neil gaiman

March Update: How Many Words Are Enough?

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At the start of the year I decided I set myself the goal of releasing four books in 2017. I recently sat down and did some rough maths to figure out how many words I need to write per day to achieve that. I discovered, rather unsurprisingly, that it would require a pace that’s just unrealistic to keep up every day. So I decided that instead of rushing out content I’m not satisfied with, I’m scaling back my expectations made during that naive period of New Year enthusiasm and aiming to release a more realistic target of three books this year.

The Maths

Working 5 days per week (everyone needs a few days off sometimes) gives me ~20 days per month.

3 books per year means I get 4 months to spend writing each book, so that’s 80 days.

6 drafts at ~80,000 words each means 480,000 words written/edited per book.

480,000/80 = 6,000 words written/edited per day.

So that’s my target daily wordcount to stay on schedule and release 3 books this year. I’ve been keeping to it for a couple of weeks now, and it seems achievable. I wrote a post about the wordcounts of some famous writers back in 2015 when I took part in Nanowrimo. Back then I was averaging just over 2,500 words per day, so I’m happy with the progress I’ve made with my productivity since then.

The downside of all this is that I’ve hardly found any time for reading so far this year, which as a writer, is a shameful thing to admit. Also my blog has suffered, with my posts coming nowhere near as frequently as I had hoped at the start of the year. (Weekly posts? Hah, past me was so naive).

So what do you think, is 6,000 words a day too many or not enough? How many words do you write per day? Every writer is different, and I’m always interested in other people’s methods, so let me know in the comments below.

Current Project

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Solace Within, the second book in the post-apocalyptic Fielding series and follow-up to my first book, Forged in the Dawn, is coming along well. In a couple of weeks it’ll be nearing completion, however I’m holding off on rushing it through and releasing by the end of March like I originally planned. Instead, I’ll be pushing it back a month to line up with my new 2017 schedule. An extra benefit being that I get more time to polish the finished product and make sure it’s up to a standard I’m satisfied with before releasing.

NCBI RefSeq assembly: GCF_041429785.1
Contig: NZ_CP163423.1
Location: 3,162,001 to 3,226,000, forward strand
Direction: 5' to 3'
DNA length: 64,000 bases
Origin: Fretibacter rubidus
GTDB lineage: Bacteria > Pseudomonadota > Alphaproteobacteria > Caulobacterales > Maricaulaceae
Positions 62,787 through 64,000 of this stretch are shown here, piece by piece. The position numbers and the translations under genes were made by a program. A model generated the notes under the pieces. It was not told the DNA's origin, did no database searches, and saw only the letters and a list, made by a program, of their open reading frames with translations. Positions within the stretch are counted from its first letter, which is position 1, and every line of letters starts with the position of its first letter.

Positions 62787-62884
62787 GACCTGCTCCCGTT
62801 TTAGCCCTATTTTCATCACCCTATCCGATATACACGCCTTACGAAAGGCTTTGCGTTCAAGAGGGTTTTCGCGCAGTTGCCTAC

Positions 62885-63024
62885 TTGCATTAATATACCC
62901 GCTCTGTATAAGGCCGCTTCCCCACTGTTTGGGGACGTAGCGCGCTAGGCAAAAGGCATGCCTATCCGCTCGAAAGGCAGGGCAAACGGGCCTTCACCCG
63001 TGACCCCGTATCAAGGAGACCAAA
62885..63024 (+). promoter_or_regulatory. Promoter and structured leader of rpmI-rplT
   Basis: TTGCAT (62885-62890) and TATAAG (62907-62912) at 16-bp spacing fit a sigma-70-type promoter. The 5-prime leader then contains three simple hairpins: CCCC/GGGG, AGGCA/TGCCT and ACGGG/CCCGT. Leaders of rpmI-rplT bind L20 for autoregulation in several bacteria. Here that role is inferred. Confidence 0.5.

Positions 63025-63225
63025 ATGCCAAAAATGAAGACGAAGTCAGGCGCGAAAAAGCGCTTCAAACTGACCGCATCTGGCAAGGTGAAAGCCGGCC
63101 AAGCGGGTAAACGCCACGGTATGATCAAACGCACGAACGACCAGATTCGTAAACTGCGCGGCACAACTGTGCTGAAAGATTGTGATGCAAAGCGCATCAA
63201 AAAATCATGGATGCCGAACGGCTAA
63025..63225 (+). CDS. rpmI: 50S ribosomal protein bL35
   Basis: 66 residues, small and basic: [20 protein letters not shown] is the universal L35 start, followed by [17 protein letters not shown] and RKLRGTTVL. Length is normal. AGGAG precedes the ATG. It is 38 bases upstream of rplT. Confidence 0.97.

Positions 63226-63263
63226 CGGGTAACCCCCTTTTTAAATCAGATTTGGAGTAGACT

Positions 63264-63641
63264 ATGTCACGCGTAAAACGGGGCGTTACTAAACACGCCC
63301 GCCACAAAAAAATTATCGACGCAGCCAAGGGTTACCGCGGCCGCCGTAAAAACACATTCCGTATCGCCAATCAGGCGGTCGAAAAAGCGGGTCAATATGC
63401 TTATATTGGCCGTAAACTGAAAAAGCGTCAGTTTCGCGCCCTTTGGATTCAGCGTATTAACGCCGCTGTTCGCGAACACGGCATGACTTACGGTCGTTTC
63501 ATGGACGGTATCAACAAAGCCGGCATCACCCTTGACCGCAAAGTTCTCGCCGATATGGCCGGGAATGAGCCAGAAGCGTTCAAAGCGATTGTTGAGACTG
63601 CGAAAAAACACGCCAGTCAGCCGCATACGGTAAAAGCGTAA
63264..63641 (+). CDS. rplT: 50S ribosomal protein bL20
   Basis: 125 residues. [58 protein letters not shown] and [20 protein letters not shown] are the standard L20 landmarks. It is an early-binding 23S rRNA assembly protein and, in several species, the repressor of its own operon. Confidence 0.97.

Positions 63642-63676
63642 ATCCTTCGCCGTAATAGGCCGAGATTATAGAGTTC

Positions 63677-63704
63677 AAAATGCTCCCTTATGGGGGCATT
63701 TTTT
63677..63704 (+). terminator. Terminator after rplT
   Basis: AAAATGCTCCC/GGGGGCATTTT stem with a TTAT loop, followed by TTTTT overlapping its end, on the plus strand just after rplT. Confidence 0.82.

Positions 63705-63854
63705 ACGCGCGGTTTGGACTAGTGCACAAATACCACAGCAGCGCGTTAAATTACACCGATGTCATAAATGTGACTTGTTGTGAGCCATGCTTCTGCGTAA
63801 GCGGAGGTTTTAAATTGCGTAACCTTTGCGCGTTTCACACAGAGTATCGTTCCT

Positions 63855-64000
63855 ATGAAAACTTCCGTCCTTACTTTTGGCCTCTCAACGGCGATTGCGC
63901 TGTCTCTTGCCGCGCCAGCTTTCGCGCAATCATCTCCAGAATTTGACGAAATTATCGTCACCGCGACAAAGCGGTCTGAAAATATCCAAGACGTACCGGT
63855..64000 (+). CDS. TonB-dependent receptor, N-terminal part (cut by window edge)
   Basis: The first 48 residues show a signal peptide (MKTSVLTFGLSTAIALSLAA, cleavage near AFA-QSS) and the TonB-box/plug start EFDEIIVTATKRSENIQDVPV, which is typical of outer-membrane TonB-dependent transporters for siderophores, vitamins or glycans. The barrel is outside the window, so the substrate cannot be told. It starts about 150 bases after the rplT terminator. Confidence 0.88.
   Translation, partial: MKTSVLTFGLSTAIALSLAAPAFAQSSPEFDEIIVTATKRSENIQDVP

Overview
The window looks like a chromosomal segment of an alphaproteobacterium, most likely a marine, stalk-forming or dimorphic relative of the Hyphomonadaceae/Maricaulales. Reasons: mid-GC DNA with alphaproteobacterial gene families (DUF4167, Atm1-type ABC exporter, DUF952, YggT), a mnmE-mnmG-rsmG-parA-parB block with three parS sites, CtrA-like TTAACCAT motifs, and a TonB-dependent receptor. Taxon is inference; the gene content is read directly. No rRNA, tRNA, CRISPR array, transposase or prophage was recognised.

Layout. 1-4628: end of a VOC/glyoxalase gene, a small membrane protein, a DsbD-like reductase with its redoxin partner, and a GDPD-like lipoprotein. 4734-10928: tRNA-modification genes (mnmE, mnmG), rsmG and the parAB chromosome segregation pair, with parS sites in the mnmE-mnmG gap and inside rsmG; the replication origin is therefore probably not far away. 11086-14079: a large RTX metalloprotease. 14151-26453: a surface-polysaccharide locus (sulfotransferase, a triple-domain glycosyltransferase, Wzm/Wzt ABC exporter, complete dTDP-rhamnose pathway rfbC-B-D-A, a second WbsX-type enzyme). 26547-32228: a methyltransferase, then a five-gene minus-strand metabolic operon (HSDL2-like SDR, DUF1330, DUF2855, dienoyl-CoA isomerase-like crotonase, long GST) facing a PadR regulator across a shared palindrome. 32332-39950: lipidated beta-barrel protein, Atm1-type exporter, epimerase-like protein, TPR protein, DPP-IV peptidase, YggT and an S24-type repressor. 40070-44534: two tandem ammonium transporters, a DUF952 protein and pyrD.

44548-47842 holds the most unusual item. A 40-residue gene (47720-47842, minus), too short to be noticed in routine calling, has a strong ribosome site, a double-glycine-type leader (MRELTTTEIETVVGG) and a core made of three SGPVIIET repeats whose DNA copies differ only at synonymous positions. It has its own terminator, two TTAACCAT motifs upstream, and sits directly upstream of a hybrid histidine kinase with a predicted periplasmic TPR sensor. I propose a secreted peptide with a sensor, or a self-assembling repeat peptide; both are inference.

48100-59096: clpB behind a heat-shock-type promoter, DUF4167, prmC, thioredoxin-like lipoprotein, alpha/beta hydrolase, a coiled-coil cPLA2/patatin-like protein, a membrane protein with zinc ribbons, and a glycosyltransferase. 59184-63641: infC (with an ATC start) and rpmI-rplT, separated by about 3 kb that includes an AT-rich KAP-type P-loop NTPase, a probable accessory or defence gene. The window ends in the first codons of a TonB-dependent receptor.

Planned Release: April 2017.

If you would like to follow my work, you can keep up to date with progress on all my writing from my current projects page, otherwise you can follow my blog for updates.

Other Random Stuff

Despite having already been covered a million times, I’ve been thinking about making a post on the subject of opening lines for a while now. Until I find time, here’s a Reddit discussion on people’s favourite opening lines in a fantasy book.

I stumbled over this song by Weird Al Yankovic and it made my day. Anyone with an affinity for words or irrational hatred of the lazy way people talk on social media will appreciate this one.

Lastly, here’s a video of the rockstar author Neil Gaiman himself giving out some advice for aspiring writers from a couple of years back. Pretty inspiring stuff.

So that’s my update for March. TL:DR is things are moving forward and my next book is coming out soon, but it’s at the expense of finding time for everything else I want to do.